Why can’t Midori Green Advance (MGA) and Midori Green Direct (MGD) be used the same way?
The chemical structures are completely different. we tested to use MGD as MGA and vice versa. We can’t recommend both applications. As you try to use MGD as MGA, you need a lot of MGD and ladder in order to get observable bands. Samples with a low concentration could be stay undetected by this way. MGD was designed for addition to sample and is much less concentrated than MGA. It is very uneconomic to use MGD in the way like MGA – you need more than the 10 fold amount in the gel in order to observe bands. As you try to use MGA as MGD it is also problematic, because MGA is too high concentrated and is running in the opposite direction. I tried to reduce the MGA concentration, in this case you see some bands, but they are very weak independent which dilution is used. Summarizing you can say both stains are designed (with different structural formula) and optimized for different applications (in gel and addition to a sample) and it is not recommended to try to use them in another way.
What is the difference between MGA and MGD and how stable are these stains?
The main difference is that Midori Green Advance (MGA) is for in gel and post staining (means it is used like ethidium bromide) and Midori Green Direct (MGD) is added directly to the sample. Depending on the gel documentation system we recommend to use one or the other but you can use both for every illuminator (UV 302, 365 nm, Blue illuminator and Blue/Green transilluminator) – only the performance can be increased to an optimal level. For example we recommend to use MGA if the user has a UV transilluminator, because the results are fantastic with that stain. A really great performance you get with our Blue/Green LED instruments and MGD – no background at all and an intensive signal. Both stains are stable on room temperature, so shipping at RT is no problem, but we recommend to sotre the stains at 4°C.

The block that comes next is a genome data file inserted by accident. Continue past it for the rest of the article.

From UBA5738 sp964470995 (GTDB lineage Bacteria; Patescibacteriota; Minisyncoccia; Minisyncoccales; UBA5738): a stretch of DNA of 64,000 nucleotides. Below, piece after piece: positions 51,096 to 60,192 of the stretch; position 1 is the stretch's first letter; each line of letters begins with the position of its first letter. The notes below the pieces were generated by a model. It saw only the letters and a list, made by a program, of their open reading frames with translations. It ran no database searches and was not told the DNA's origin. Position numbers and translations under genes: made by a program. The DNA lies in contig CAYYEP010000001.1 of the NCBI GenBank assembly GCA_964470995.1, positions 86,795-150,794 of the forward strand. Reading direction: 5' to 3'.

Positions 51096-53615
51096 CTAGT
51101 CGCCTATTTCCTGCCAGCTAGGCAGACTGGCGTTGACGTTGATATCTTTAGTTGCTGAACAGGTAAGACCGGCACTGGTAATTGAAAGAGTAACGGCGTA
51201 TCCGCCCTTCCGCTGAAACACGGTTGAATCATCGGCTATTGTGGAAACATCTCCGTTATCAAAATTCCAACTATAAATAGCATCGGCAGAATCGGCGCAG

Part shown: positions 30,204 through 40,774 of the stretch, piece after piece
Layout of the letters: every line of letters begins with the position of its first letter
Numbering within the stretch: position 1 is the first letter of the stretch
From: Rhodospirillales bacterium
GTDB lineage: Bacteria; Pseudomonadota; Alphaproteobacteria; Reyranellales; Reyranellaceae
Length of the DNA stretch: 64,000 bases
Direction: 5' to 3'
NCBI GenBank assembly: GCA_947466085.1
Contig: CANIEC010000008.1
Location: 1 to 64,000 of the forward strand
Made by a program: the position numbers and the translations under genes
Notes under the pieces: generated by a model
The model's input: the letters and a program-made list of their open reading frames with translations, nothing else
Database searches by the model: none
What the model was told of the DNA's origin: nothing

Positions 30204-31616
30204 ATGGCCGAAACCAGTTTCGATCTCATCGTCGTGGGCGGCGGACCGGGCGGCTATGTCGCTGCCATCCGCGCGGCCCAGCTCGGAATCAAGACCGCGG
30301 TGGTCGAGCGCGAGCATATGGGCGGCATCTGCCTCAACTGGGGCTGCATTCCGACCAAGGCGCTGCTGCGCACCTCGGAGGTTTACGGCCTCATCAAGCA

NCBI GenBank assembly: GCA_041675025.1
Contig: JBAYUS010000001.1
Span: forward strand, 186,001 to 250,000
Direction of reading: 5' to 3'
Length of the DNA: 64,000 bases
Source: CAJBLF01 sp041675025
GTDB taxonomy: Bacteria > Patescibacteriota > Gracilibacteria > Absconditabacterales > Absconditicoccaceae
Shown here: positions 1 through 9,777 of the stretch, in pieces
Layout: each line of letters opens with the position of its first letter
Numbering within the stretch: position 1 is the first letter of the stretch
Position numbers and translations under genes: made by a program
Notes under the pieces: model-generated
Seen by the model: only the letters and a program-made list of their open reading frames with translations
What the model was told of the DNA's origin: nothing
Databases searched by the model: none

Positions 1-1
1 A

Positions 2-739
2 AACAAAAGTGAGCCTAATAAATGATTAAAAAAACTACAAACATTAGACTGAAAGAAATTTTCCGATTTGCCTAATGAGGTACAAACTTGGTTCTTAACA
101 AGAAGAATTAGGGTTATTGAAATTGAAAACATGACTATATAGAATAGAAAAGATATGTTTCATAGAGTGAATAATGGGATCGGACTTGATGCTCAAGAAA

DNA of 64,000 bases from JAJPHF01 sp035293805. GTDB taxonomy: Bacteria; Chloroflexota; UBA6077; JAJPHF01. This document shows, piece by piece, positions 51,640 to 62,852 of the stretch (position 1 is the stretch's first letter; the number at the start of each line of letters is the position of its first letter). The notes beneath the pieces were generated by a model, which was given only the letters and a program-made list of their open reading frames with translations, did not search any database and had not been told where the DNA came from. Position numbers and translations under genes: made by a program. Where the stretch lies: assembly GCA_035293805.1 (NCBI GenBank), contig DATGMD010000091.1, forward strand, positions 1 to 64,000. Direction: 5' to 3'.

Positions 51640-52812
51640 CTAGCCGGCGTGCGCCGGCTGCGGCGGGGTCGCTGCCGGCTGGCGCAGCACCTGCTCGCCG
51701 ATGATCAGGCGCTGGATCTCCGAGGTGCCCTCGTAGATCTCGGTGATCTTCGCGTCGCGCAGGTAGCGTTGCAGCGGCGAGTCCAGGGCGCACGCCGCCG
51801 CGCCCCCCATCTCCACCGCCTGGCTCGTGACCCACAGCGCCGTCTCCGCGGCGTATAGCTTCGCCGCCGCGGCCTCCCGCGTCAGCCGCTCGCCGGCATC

Do MGA and MGD work with Agarose and acrylamide gels?
Our customers gave us the feedback that MDG and MGA (post staining) work for acrylamide gels but they are primarily designed for agarose gels.
Can you use Midori Green in a Polyacrylamid/Urea Gel?
This works really nice.
Is Midori working in Urea/Formamide gels?
Unfortunately, it is not working. That’s because of the Formamide. Urea gels are working.
Does Midori Green contain DMSO?
Our Midoris are DMSO free.
I use Green Taq from Promega with the dye. Could the dye create some kind of conflict with the use of MGD?
It depends which illuminator you are using. There will be no problem with a UV-light illuminator because the dye won’t be visible. But if you use blue/green LED illumination it is possible that you can detect the dye form the Promega Green Taq. If it is a bad luck the band of the sample is as big as the dye band. In this case the dye band would overlay the DNA band. But generally there should be no interaction between Midori and the Promega dye. So as long as UV-light is used or the DNA band has not the same size as the dye band there should be no problem.
Can MGD bind to DNA of uncleaned PCR products?
Yes, it can.